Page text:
Other revenues & expenses – These are all non-operating expenses such as interest earned on cash or interest paid on loans.

Income taxes – This account is a provision for income taxes for reporting purposes.

The Components of Net Income:

Operating income from continuing operations – This comprises all revenues net of returns, allowances and discounts, less the cost and expenses related to the generation of these revenues. The costs deducted from revenues are typically the COGS and SG&A expenses.

Recurring income before interest and taxes from continuing operations – In addition to operating income from continuing operations, this component includes all other income, such as investment income from unconsolidated subsidiaries and/or other investments and gains (or losses) from the sale of assets. To be included in this category, these items must be recurring in nature. This component is generally considered to be the best predictor of future earnings. However, non-cash expenses such as depreciation and amortization are not assumed to be good indicators of future capital expenditures. Since this component does not take into account the capital structure of the company (use of debt), it is also used to value similar companies.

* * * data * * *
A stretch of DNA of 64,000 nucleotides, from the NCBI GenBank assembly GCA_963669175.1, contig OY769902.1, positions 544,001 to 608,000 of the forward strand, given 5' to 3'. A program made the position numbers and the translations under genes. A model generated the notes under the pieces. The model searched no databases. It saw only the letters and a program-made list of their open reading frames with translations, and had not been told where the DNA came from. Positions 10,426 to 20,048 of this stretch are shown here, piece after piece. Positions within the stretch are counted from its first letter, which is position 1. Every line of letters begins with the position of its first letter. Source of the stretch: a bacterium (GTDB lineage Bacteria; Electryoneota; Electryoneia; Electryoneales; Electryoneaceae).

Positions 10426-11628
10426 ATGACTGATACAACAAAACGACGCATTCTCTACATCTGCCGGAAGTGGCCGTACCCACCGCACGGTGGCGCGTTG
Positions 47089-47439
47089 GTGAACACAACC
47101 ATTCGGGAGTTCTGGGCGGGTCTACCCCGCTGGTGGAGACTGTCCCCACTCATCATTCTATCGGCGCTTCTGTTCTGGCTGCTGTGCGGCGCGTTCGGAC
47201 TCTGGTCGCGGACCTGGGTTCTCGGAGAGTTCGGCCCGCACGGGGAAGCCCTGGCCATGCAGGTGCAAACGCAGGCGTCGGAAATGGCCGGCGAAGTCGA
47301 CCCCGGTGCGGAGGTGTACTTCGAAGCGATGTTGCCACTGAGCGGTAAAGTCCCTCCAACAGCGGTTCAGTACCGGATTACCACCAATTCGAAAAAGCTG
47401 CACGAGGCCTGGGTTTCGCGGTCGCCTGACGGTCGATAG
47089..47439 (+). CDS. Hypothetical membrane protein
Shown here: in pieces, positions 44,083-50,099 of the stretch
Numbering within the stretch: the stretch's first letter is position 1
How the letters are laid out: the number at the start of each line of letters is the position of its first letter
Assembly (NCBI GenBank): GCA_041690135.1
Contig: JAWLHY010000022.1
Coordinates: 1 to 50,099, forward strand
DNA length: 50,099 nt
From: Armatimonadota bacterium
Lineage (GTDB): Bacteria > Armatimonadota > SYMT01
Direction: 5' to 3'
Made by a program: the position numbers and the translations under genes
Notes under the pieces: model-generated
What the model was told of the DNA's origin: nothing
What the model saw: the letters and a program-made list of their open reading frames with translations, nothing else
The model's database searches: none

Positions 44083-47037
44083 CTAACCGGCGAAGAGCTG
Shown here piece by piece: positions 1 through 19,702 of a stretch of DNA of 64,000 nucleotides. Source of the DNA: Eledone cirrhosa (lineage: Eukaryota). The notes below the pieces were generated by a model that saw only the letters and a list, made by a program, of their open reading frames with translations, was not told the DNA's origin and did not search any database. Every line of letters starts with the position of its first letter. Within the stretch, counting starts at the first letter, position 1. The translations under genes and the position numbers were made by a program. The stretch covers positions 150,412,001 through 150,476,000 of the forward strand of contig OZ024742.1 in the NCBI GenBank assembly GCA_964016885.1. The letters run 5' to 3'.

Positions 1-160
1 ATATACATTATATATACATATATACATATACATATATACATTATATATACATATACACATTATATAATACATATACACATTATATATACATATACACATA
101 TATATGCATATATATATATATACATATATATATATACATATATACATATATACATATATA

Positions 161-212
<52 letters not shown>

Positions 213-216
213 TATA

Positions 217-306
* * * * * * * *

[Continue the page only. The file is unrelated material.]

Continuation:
Recurring (pre-tax) income from continuing operations – This component takes the company’s financial structure into consideration as it deducts interest expenses.

Pre-tax earnings from continuing operations – Included in this category are items that are either unusual or infrequent in nature but cannot be both. Examples are an employee-separation cost, plant shutdown, impairments, write-offs, write-downs, integration expenses, etc.

Net income from continuing operations – This component takes into account the impact of taxes from continuing operations.

Non-Recurring Items:

Discontinued operations, extraordinary items and accounting changes are all reported as separate items in the income statement. They are all reported net of taxes and below the tax line, and are not included in income from continuing operations. In some cases, earlier income statements and balance sheets have to be adjusted to reflect changes.